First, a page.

Jacksonville Naval Air Station
Site Summary ProfileEPA ID: FL6170024412
Location: Jacksonville, Duval County, FL
Lat/Long: 30.221110, -081.682770
Congressional District: 03
NPL Status: Proposed: 07/14/89; Final: 11/21/89
Affected Media: Ground water, Sediment, Soil, Subsurface soil, Surface soil, Surface water
Cleanup Status: Initial cleanup activities are underway
Human Exposure Under Control: Yes
Ground Water Migration Under Control: Yes
Sitewide Ready for Anticipated Use: No
Site Reuse/Redevelopment: Active military installation
Site Manager: Peter Dao (firstname.lastname@example.org)
Current Site Status
The Jacksonville Naval Air Station (NAS) is an active U.S. Navy Installation. The installation currently provides facilities and support for the operation and maintenance of naval weapons and aircraft. EPA placed the site on the National Priorities List (NPL) of contaminated sites in 1989 because of contaminated soil, sediment, ground water and surface water. The U.S. Navy (Navy), EPA and the Florida Department of Environmental Protection (FDEP) investigated site conditions and has taken measures to address site contamination. EPA has issued cleanup plans (Records of Decision, or RODs) to address site contaminants (substances that could cause harm to people and the environment). The site's contamination is not a threat to nearby residents and businesses. The Navy, EPA and FDEP continue to protect people and the environment from site contamination through cleanup and monitoring of soils, sediment and ground water, land use controls and required Five-Year Reviews.
Site Location and Background
Jacksonville NAS is located in Duval County, Florida. The installation covers 3,800 acres. The area surrounding the main portion of the installation includes a country club to the north, the St. Johns River to the east and northeast, a residential area to the south, and Highway 17 to the west. Westside Regional Park, commercial development and other Jacksonville operations are located west of Highway 17.
Jacksonville NAS began operating in 1940 to provide facilities for pilot training and a U.S. Navy Aviation Trades School for ground crewmen. The installation currently provides facilities and support for the operation and maintenance of naval weapons and aircraft. The installation’s on-site facilities include an airfield for pilot training, a maintenance depot, a Naval Hospital, a Fleet Industrial Supply Center, a Navy Family Service Center and a recreational facility. Residences for enlisted personnel are also located at the installation.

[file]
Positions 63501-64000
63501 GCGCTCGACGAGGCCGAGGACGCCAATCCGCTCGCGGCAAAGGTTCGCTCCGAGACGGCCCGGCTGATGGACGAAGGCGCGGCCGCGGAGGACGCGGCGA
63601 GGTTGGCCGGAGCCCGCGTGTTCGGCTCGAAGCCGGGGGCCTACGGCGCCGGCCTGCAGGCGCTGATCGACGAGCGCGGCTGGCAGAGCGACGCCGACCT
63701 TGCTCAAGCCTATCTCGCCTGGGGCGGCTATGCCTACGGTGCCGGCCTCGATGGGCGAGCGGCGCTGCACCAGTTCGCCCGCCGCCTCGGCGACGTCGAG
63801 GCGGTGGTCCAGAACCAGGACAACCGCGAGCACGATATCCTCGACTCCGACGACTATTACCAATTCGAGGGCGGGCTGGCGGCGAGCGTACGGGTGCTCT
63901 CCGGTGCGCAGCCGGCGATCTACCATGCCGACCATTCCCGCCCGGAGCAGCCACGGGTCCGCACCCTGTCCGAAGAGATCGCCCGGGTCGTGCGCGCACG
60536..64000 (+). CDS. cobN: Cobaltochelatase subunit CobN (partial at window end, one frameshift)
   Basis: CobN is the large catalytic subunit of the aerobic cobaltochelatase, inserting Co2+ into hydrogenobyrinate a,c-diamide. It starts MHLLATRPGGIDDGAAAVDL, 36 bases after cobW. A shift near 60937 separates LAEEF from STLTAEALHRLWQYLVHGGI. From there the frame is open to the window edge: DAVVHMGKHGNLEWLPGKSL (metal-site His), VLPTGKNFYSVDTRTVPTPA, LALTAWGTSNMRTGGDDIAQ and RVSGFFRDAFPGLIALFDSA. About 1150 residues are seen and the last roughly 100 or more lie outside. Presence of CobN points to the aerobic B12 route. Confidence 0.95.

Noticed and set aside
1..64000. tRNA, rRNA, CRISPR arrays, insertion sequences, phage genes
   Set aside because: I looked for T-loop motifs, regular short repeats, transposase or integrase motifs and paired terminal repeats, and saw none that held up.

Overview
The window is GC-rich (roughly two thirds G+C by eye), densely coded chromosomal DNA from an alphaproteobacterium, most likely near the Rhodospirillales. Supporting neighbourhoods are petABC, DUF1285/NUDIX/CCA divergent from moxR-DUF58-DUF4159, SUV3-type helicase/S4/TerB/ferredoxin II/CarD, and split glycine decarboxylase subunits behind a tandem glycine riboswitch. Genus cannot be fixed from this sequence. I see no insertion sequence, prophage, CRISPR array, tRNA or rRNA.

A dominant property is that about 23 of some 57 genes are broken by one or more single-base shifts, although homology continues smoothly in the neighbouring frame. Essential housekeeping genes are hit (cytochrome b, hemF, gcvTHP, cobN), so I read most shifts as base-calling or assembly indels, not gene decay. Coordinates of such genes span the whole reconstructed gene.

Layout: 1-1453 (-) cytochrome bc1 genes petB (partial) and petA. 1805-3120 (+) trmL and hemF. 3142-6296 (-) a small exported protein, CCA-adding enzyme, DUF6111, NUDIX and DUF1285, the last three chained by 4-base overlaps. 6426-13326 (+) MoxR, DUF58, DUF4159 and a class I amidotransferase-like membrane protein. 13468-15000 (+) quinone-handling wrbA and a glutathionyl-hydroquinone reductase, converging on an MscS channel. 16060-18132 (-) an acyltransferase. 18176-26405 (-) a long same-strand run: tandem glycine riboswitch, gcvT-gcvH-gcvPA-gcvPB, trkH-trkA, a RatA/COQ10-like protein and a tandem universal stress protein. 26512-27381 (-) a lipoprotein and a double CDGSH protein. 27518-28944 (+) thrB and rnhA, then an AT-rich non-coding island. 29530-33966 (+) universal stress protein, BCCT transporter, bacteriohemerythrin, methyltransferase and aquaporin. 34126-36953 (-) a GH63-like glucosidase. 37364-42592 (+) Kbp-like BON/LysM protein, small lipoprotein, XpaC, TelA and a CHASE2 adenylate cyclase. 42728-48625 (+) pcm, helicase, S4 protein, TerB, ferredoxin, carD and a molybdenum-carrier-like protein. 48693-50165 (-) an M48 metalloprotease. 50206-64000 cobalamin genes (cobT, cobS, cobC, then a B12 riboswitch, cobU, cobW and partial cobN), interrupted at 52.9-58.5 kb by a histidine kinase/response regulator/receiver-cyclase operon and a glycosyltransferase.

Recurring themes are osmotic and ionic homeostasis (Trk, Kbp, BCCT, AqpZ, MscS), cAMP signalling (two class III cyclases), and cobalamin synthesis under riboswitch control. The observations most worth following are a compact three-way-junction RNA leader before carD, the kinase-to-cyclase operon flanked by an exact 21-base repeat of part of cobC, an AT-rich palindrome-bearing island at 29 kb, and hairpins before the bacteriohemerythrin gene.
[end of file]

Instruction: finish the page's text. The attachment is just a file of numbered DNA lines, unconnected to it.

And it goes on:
Since the 1990s, the Navy, EPA and FDEP have worked together on site-related cleanup and redevelopment issues. For example, in 2009, the Navy built additional hangars for helicopters at the site. EPA worked with the Navy during the construction to ensure that the Navy placed foundation pilings above areas of contaminated ground water. EPA also worked with the Navy to replace and relocate ground water monitoring wells in the area where the Navy built the hangars.
Threats and Contaminants
Fifty-five potential sources of contamination were identified at Jacksonville NAS. Site investigations identified contamination in ground water, sediments, surface soil, subsurface soil and surface water that could potentially harm people in the area. Contaminants of concern include polychlorinated biphenyls, various organic compounds (e.g., methylene chloride, methylethyl ketone, ethyl acetate, trichloroethene), volatile organic compounds, polynuclear aromatic hydrocarbons, domestic and industrial sludge containing organic and inorganic materials, waste solvents, lead battery acid, JP-5 fuel, arsenic, chlorinated solvents and pesticides.
The site's contamination is not a threat to nearby residents and businesses (i.e., human exposure is under control). To address potential risks associated with contamination, land use controls have been put in place at the site.
Investigation and Cleanup Responsibility / Oversight
The Navy is ultimately responsible for investigation and cleanup of Jacksonville NAS, with oversight provided by EPA and FDEP. The Navy’s Installation Restoration Program handles day-to-day cleanup responsibilities at the site.
Site Cleanup Plan
Site investigations and cleanup activities at Jacksonville NAS have focused on eight areas, which EPA refers to as operable units or OUs. These areas include OU-1: On-site Landfill and PCB Transformer Storage Area; OU-2: Waste Water Treatment Plant; OU-3: Industrial Area; OU-4: Casa Linda Lake, an 11-acre man-made surface water body; OU-5: South Antenna Farm; OU-6: Hanger 1000 Ground Water Plume; OU-7: PSC 46; and OU-8: Pesticide Shop. View OU Location Map (PDF) (2 pp, 486K, About PDF)
EPA issued cleanup plans (Records of Decision, or RODs) for seven OUs. Most recently, in 2008, EPA issued a cleanup plan (a ROD) for OU-8. The selected approach consists of excavating (digging up) contaminated soil areas with contaminant levels greater than commercial/industrial cleanup levels; disposing of the contaminated soil in an off-site permitted landfill and placing clean soil back in to the excavated area; installing a soil cover system (i.e., a cap) over specific contaminated soil areas located above contaminated ground water; monitoring ground water to verify the effectiveness of the soil cap; monitoring natural attenuation of contaminated ground water; and implementing land use controls.